An American painter, Gene Davis was best known for painting lively compositions of thin, lively colored vertical stripes. He played a significant role in the color abstraction movement that first achieved prominence in the 1960s. His contribution was invaluable in establishing Washington, D.C., as a center of contemporary art.
Davis was born in 1920 in Washington, DC, where he spent nearly all his life there. Before turning to painting in 1949, he worked as a sportswriter, covering the Washington Football Team and other local teams. Although never formally trained, he educated himself through assiduous visits to New York’s museums and galleries as well as to Washington’s art institutions, especially the Phillips Collection. He was also much influenced by his friend Jacob Kainen, an artist and art curator. His first solo exhibition of drawings took place at the Dupont Theater Gallery in 1952, and his first exhibition of paintings was at Catholic University in 1953.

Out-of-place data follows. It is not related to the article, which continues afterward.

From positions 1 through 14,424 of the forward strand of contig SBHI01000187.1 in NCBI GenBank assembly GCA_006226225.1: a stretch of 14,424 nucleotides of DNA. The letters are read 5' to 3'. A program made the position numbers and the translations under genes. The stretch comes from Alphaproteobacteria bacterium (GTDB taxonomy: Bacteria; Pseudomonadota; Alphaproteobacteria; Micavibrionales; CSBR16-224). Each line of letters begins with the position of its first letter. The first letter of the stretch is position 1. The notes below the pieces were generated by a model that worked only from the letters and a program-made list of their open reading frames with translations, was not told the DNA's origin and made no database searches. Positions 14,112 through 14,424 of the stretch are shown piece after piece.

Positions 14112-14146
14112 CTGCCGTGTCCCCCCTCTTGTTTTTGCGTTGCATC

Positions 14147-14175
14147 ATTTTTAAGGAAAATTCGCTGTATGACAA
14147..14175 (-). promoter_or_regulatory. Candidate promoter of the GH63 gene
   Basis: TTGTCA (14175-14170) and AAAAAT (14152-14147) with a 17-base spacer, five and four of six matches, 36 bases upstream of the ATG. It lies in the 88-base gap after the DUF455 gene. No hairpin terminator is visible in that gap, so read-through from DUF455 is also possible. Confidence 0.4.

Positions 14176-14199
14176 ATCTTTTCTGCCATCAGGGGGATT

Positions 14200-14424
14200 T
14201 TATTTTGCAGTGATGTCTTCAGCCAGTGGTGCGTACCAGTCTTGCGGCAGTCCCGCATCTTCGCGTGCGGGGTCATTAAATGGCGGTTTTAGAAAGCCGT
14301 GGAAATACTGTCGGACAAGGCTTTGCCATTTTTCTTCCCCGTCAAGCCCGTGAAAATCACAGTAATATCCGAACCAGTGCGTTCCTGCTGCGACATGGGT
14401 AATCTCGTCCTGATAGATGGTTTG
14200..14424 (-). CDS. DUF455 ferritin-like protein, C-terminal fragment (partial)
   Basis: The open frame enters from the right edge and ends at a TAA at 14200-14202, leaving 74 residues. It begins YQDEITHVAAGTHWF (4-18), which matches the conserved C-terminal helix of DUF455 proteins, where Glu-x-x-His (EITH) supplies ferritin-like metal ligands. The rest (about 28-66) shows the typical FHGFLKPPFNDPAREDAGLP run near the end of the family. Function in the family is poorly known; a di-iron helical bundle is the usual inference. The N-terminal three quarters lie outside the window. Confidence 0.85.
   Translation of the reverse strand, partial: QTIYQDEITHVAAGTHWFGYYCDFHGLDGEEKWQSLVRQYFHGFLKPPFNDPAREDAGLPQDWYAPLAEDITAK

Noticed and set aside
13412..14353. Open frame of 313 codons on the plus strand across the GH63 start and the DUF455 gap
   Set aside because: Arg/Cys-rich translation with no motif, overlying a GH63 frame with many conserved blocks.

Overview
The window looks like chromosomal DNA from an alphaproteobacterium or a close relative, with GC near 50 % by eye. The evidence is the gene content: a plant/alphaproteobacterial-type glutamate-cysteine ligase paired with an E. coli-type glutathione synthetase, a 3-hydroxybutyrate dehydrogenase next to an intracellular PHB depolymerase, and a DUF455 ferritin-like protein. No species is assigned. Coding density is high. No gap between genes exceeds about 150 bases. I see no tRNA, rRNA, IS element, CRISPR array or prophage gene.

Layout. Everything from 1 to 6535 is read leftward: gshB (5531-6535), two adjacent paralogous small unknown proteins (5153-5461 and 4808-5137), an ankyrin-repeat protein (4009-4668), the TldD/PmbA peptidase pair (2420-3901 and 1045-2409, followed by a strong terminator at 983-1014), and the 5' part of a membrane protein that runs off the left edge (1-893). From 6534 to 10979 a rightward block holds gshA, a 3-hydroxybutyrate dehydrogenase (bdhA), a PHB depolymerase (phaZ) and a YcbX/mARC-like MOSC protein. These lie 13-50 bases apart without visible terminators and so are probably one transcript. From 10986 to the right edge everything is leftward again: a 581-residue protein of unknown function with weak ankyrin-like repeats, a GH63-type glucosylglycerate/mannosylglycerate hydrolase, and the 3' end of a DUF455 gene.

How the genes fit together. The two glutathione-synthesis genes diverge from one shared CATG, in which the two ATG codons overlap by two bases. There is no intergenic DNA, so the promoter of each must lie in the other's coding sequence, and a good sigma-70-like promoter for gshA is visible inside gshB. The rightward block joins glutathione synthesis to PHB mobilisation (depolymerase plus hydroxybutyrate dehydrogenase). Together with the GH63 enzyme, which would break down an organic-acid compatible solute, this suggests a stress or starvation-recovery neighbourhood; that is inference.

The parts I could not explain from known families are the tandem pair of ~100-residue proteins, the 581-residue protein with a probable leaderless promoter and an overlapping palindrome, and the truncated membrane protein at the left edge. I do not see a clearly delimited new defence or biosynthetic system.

Davis' early works are characterized by a distinct improvisational quality. In his later stripe paintings, which he is best known for, show the same preference for spontaneity when it comes to the selection of color. He often compared himself to a jazz musician who plays by ear, describing his approach to painting as "playing by eye."